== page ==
1. John Carlo
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    John Carlo Active Member

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    Punctuating in and out of quotations - please help!

    Discussion in 'Word Mechanics' started by John Carlo, Sep 22, 2009.

    Hey all,
    I'm brand new to the site by the way (just joined 5 minutes ago). I have a question that's been bugging me for awhile. I can't seem to get a solid answer in my search. As far as punctuation in and out of quotation marks, do you only not punctuate within the quotation marks when it's a fragmented sentence. For example:

    "Go to the other side of the house." Jack said.

    or would it be:

    "Go to the other side of the house", Jack said.

    or would it be:

    "Go to the other side of the house.", Jack said.

    Only the middle one looks right to me. I guess my confusion comes when I have a complete sentence in quotation marks, and the entire quote is in a larger sentence in the text.
     
  2. Syne
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    Syne Member

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    This is the most proper way, I believe:

    "Go to the other side of the house," Jack said.
    Jack said, "Go to the other side of the house."
    Jack said, "Go to the other side of the house," and Shirley did as he was bid.

    In other words, a quote appearing at the beginning of a sentence is concluded with a comma at its end.
    A quote appearing at the end of a sentence is concluded with a period, and a comma precedes it.
    A quote appearing in the middle of a sentence is preceded by a comma and is concluded with a comma.

    However, in many cases, if the quote is small enough, it is possible to omit one or all of the commas preceding or concluding the quote. Note that the period at the end of a sentence always appears within the quote. Also note that you shouldn't touch any of the punctuation marks that appear in the quote, as it was said. You shouldn't shift commas around, for example.

    It's difficult for me to believe you actually searched for the answer, though. It appears as the first search result on Google.
     
  3. Cogito
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    Cogito Former Mod, Retired Supporter Contributor

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    None of the above. The correct answer is:
    This may help: He said, she said - Mechanics of Dialogue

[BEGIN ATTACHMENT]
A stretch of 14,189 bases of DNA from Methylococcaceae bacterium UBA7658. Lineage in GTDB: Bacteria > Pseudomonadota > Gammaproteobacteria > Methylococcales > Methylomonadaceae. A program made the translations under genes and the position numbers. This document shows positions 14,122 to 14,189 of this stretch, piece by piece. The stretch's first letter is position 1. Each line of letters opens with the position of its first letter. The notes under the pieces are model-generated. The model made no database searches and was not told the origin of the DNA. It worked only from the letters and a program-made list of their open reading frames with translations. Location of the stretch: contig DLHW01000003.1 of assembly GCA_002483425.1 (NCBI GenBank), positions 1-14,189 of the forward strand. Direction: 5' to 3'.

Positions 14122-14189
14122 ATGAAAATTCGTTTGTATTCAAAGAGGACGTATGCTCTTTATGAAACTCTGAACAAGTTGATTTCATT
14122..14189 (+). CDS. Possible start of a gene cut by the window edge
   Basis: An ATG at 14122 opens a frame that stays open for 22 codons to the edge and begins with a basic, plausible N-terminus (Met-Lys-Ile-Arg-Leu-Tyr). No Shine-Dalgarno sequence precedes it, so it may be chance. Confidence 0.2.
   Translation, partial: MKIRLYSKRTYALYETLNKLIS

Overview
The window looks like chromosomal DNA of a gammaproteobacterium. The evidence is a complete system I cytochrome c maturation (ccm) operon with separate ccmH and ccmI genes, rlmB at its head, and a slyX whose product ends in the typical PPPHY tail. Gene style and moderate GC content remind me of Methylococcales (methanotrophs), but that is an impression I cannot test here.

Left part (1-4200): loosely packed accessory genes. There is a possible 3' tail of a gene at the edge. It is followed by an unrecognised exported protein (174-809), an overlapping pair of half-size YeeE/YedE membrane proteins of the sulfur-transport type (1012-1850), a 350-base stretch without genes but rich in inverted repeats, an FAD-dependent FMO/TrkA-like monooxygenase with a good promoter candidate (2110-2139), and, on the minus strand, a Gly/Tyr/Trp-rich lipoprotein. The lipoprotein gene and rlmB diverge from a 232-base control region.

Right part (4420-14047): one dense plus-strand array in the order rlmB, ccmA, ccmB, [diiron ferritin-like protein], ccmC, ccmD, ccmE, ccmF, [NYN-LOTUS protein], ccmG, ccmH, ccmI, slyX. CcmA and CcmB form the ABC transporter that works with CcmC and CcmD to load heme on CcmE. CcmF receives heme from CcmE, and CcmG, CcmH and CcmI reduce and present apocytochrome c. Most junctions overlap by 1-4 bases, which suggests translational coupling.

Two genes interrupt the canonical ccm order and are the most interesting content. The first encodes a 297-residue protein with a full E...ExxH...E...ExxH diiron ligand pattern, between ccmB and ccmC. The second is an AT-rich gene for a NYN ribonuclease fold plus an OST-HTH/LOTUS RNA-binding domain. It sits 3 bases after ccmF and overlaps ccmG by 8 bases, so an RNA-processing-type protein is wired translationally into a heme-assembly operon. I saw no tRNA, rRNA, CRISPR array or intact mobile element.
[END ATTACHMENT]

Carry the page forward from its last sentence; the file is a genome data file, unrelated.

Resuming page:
A dialogue tag is a phrase that attaches to the quoted fragment to indicates who said it. That is the only thing you should attach to the quoted part. If Shirley responds to what Jack said, it belongs in a separate sentence.

    Beats, or actions that the speaker takes before or after a spoken phrase, also belong in a separate sentence:

    "This is how it's gonna be." Jack leaned toward Talbert. "I ask the questions, and you answer. Capisce?"
     
  4. garmar69
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    garmar69 Contributing Member Contributor

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    This one is correct.
    The other two sentences are always incorrect. The punctuation has to be within the quote tags in dialogue. The only other time I'm aware of that you would put punctuation outside of dialogue would be if you used a colon or semicolon and sometimes when using a dash. I've never encountered the need, though.

    Edit: oops...you guys are quick on the draw. :D
     
  5. John Carlo
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    John Carlo Active Member

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    Thank you all so much. This was a tremendous help. Cleared up a lot for me.
     
  6. mammamaia
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    mammamaia nit-picker-in-chief Contributor

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    john's second example could be correct in british usage, where the period and comma can go outside the " "... in american usage, they go inside...
     
  7. Cogito
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    Cogito Former Mod, Retired Supporter Contributor

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    Ugh. I haven't seen that variation. However, in the US, where John appears to be from, it's just wrong.
     

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